In this example - my understanding is that every bar has four quarter notes, in the third bar, we can see only two eighth notes connected to a half note - does that not make a total of 3 quarter notes? The left hand part has a whole note - so that is okay - correctly equal to four quarter notes for that bar. But in the treble clef part for that last bar, shouldn't there be a quarter rest? (or is that supposed to be optional if the rest is in the end?)

This notation is from a published source - https://krishnadasmusic.com/products/krishna-das-selected-sheet-music-vol-1-digital


This is the full piece - Score for "Radhe Shyam" by Krishna Das and John McDowell

  • 3
    More dots are missing, in the last bars of the fourth and fifth systems.
    – Jos
    Commented Sep 13, 2022 at 7:44

3 Answers 3


Yes, the last bar shown contains only three beats in the treble clef, and no, this is not okay, especially since the bass clef contains four beats.

Since there's a repeat sign, sometimes you might see a situation like this that would be okay: if the repeated section started with a pickup (anacrusis); for instance, if there had been one beat before the first full measure, then the last measure would contain three beats and a repeat sign, and the repeated pickup would be the "fourth beat." But that's not the case here.

We can only guess what the correct notation should be; perhaps there should be a rest, or perhaps the last note should be dotted. My guess is the latter, since that's an easier mistake to make. But the difference between sustaining the pitch and ending it "early" is minimal.

  • 4
    Put a rest in: the poor singer needs to take a breath in somewhere!
    – Tim
    Commented Sep 12, 2022 at 13:44
  • 1
    @Tim (That's a good next-level point: notate it as a dotted half and a singer will probably take roughly the final beat as a breath anyway. I make this point often when talking about articulation, staccato, etc: The note duration doesn't really tell you "how long the note lasts." Not really, not most of the time. Instead, they tell you "how long until the next note starts." Sometimes choral directors will make a point about sustain, or infinite-sustain instruments like organ can care about cutoff. More often, though, we taper, we breathe, we articulate, and rhythm is composed of attacks. Commented Sep 12, 2022 at 14:01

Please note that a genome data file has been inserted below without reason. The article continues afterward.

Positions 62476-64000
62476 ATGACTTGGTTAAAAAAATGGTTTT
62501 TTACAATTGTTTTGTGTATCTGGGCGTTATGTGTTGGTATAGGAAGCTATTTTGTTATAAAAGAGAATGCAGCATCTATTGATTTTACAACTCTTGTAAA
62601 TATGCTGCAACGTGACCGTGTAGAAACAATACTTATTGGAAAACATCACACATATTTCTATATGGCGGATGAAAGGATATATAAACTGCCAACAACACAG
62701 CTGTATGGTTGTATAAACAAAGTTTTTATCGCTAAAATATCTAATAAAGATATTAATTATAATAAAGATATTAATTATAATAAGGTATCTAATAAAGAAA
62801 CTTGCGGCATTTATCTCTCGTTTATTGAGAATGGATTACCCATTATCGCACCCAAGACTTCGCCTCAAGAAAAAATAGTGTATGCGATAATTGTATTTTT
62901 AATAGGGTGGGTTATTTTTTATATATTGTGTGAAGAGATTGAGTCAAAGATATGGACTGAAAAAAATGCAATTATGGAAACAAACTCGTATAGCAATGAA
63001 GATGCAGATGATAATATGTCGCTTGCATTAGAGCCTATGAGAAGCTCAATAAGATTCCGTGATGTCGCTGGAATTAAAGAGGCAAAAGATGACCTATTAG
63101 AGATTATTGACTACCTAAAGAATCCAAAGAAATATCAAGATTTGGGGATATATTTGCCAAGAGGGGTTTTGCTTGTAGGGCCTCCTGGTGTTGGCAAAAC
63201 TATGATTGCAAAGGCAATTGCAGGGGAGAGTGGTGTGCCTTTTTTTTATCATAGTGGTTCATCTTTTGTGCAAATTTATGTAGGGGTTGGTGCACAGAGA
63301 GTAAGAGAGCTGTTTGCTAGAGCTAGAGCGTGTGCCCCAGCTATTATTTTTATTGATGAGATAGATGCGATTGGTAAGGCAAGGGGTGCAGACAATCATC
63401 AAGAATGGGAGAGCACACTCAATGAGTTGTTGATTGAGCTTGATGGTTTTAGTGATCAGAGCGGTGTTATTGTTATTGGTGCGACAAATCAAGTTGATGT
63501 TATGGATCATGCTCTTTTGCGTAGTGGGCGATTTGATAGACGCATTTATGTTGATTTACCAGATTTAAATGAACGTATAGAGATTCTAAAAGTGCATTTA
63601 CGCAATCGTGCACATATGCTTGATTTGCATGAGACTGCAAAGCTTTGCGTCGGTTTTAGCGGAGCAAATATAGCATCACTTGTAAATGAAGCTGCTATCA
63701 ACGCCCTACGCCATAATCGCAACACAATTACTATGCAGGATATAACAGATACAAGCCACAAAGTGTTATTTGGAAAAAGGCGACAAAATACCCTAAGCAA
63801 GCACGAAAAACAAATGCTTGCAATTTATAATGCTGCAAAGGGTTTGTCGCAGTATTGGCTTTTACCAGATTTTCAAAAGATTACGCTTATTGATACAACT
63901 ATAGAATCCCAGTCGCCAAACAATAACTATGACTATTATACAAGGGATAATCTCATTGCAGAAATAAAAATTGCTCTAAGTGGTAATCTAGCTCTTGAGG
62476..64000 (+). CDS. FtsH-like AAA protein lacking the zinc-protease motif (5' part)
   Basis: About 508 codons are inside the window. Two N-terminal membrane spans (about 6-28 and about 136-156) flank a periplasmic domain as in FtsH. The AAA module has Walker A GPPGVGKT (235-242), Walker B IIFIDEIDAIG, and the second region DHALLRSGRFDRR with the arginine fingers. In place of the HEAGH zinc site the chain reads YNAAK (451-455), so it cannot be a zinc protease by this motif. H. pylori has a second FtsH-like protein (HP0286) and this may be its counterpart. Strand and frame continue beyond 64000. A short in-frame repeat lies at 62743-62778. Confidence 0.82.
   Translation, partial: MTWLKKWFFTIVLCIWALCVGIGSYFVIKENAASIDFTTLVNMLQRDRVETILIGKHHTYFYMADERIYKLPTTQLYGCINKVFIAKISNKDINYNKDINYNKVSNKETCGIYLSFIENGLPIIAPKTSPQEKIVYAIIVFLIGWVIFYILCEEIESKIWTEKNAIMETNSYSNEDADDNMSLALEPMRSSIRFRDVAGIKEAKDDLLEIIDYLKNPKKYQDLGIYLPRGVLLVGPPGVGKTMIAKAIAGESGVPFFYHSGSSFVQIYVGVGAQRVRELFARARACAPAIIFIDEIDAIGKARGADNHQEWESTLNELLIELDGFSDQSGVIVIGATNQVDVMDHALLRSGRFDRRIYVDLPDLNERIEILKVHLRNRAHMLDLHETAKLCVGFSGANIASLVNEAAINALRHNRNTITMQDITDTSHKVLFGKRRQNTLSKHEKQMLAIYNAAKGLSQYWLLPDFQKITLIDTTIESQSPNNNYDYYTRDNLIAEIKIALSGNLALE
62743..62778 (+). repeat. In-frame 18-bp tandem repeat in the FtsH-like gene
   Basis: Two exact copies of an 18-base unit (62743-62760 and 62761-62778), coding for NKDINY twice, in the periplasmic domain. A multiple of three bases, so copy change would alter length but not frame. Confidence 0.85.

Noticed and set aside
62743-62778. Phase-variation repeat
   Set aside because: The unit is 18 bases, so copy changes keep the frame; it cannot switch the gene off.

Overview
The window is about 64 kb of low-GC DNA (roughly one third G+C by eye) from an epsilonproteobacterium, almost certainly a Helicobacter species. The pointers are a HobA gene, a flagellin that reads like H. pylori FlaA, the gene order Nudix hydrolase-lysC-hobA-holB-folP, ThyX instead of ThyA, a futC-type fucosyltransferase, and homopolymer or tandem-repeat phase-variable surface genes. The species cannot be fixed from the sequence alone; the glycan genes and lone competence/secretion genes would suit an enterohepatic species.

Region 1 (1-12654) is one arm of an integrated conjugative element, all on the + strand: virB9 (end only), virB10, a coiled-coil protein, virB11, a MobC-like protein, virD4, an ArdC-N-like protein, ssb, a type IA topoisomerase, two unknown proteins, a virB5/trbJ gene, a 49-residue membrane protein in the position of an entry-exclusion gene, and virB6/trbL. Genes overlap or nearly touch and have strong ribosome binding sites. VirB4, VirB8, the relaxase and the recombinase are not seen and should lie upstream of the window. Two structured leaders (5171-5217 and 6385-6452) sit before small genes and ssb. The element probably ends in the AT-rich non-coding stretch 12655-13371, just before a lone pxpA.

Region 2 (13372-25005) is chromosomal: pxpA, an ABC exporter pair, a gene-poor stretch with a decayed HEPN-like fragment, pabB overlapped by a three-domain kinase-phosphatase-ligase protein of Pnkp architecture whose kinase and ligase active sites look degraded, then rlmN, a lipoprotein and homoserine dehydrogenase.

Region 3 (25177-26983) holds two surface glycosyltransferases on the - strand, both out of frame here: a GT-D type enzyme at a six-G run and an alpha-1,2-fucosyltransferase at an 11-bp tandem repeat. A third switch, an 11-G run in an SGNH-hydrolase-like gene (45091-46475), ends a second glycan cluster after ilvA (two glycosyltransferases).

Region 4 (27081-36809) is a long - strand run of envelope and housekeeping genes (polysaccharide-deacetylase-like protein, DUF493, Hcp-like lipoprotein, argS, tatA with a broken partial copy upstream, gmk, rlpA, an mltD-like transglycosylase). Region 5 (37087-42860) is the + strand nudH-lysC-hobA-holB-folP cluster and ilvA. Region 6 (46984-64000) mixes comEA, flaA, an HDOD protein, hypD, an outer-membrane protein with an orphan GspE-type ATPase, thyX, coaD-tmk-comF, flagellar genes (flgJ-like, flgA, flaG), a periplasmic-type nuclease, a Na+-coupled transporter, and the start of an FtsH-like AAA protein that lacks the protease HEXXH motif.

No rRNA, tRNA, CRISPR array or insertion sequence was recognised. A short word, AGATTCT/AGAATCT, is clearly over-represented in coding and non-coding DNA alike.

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    I would instead say that the note duration literally does indicate how long the note lasts, but individual singers/players/directors can choose to override the score's information for practical purposes like breathing. As an experienced choral singer, I promise that I want all choral singers to default to "sing the note for the exact duration indicated unless explicitly told otherwise" :) Commented Sep 12, 2022 at 20:37
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    That's a false frame. Experienced singers know there are lots of possible ways and places to breathe, and thus they also know that they need to follow the specific choices of the conductor so that the ensemble sings as one. Commented Sep 12, 2022 at 22:10
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    And my take on @phoog's point is that it's not so much that the pros don't care about togetherness—it's that, the more fluent they are in their convention and with each other, the less they have to talk about it. You hear less "but how swung are these 8ths? are they more or less than two triplets," and a lot more "You'll know it when you hear it"—and they do. From Duke Ellington to Jordi Savall. (But I guess if you don't yet, you just have to put in the time, and talk about it, until you do....) Commented Sep 13, 2022 at 22:52

The third bar is wrong. The upper stave contains three beats, the lower stave contains four. There's no room here for wriggling, it's just plain wrong.

Probably just a misprint though. Adding a dot to the final half note would make everything add up.

LATER Now you've shared the whole piece, we can confirm it's a simple misprint. There's either a dot or a quarter rest missing from all the short measures.


The recording on which the score is based (linked below) makes clear that each bar should have four beats. The bars in question should have been written either with an extra quarter note (first example below) or with a quarter rest at the end of the bar (second example below). Either one would reflect the musical result demonstrated in the recording: the first would demonstrate the melodic intent but without a breath; the second would demonstrate the breathing, but without the melodic intent.

Example rhythm with ties

Example rhythm with rest

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